NY Times: Fostering Sevian's talent

by Albert Silver
1/14/2015 – It was not long for the US media to gravitate to one of its newest stars, fourteen-year-old Samuel Sevian, the youngest grandmaster in American chess and the youngest in the world at the moment. The New York Times published an article describing how the Kasparov Chess Foundation has helped put the player in touch with a top trainer as well as give him training with Kasparov himself.

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While his pedigree has brought him invitations to events such as the Wijk aan Zee Challengers, for players developing in the land of Uncle Sam, the challenges are many, and many break down along the way. Consider that while the US is not short of talent, the only homegrown American player to break into the Top 10 since Bobby Fischer is Hikaru Nakamura. Bear in mind, Yasser Seirawan was only five Elo away from the top 10 in January 1986, but it gives an idea as to the hurdles for American players to develop in a manner competitive with the international community.

Several weeks had passed since the greatest moment in Sam Sevian’s chess life, enough time to allow for some quiet reflection. On a recent Sunday afternoon inside a Midtown Manhattan high-rise, where the teenage Sevian had been invited for a training session with the chess champion Garry Kasparov, he recalled a recent game with enormous stakes.

The tension Sevian felt during that Nov. 22 contest — “nerve-racking,” he called it — was brought on by the prize that awaited him if he won it.

Sevian was taking on Andrey Gorovets of Belarus in a fourth-round game at an invitational tournament in St. Louis. With a victory, Sevian — then 13 years 10 months 27 days old — would become the youngest grandmaster in United States history, by more than a year. In 2009, Ray Robson earned the title at 14 years 11 months 16 days.

Sevian had won his first three games of the tournament, but Gorovets was proving to be stiffer competition.

“I was on the attack,” Sevian said, but Gorovets “was defending really well.”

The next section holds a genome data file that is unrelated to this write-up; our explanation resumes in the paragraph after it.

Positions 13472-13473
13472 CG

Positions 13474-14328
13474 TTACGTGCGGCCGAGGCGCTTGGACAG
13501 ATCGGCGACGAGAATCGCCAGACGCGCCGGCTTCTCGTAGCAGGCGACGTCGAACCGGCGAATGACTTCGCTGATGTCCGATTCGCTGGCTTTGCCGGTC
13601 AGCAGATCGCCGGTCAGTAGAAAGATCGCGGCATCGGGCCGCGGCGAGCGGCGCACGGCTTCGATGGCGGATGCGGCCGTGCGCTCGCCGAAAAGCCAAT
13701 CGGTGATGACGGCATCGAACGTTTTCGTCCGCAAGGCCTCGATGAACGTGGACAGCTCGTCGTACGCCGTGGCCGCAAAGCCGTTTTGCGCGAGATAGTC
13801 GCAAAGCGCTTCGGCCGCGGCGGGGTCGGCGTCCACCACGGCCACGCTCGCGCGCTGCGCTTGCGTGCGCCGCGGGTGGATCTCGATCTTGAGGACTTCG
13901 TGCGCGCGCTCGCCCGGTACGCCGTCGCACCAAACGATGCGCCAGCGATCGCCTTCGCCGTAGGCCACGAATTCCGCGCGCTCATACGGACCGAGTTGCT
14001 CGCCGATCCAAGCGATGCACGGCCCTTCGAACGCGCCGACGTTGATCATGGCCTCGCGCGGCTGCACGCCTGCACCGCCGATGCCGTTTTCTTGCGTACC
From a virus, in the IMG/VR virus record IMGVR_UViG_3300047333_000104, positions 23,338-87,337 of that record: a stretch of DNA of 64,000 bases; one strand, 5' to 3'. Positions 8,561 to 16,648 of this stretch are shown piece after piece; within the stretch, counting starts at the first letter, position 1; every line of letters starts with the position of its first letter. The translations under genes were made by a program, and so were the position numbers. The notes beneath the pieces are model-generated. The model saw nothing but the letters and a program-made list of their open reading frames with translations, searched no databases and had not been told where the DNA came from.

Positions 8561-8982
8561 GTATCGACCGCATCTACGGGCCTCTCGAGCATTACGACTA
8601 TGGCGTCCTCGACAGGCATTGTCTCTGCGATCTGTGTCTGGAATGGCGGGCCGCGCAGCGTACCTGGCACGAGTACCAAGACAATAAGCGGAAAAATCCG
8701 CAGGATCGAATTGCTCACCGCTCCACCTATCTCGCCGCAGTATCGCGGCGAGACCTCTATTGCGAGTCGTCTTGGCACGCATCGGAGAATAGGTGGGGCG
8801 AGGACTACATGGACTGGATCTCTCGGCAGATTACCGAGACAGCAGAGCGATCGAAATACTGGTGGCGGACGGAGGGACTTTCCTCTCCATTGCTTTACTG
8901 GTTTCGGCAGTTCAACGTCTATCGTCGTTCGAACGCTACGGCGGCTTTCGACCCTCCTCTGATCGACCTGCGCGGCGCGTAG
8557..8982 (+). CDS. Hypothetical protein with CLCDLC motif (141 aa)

The game went back and forth for hours, and Sevian’s greatest difficulty seemed to be completing his moves in the time allotted. At one critical juncture, Sevian’s painstaking deliberations nearly cost him the game.

The New York Times piece not only highlights Samuel Sevian's accomplishment, but helps
identify important steps to foster his talent, and that of others

“I had about five seconds on the clock, and I thought, No, this isn’t enough time to make a move,” Sevian said. “And then I made my move, and I see I have one second left. So I had to, like, smash the clock!” He laughed as he mimicked a speedy hand gesture toward an imaginary timer.

After that move, Sevian picked up his pace. When he eventually claimed the victory, he became a grandmaster, a title based on a formula of ratings and results. Once attained, the title is kept for life.

“I was, of course, really happy,” said Sevian, who began playing chess competitively at 5. But Sevian also acknowledged a tremendous sense of relief. “I had to win,” he said.

That was a frank admission for Sevian, who generally keeps his innermost thoughts and feelings private, even from his parents, Armen and Armine.

Despite his reserved nature, Sevian, who turned 14 on Dec. 26, has gathered a sizable collection of friends in the chess community, communicating regularly with many of them via Skype. Those relationships are a byproduct of his lifestyle. Sevian, who lives in Southbridge, Mass., is home-schooled, a circumstance made necessary by the amount of time he spends on the road competing.

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Born in the US, he grew up in Paris, France, where he completed his Baccalaureat, and after college moved to Rio de Janeiro, Brazil. He had a peak rating of 2240 FIDE, and was a key designer of Chess Assistant 6. In 2010 he joined the ChessBase family as an editor and writer at ChessBase News. He is also a passionate photographer with work appearing in numerous publications.
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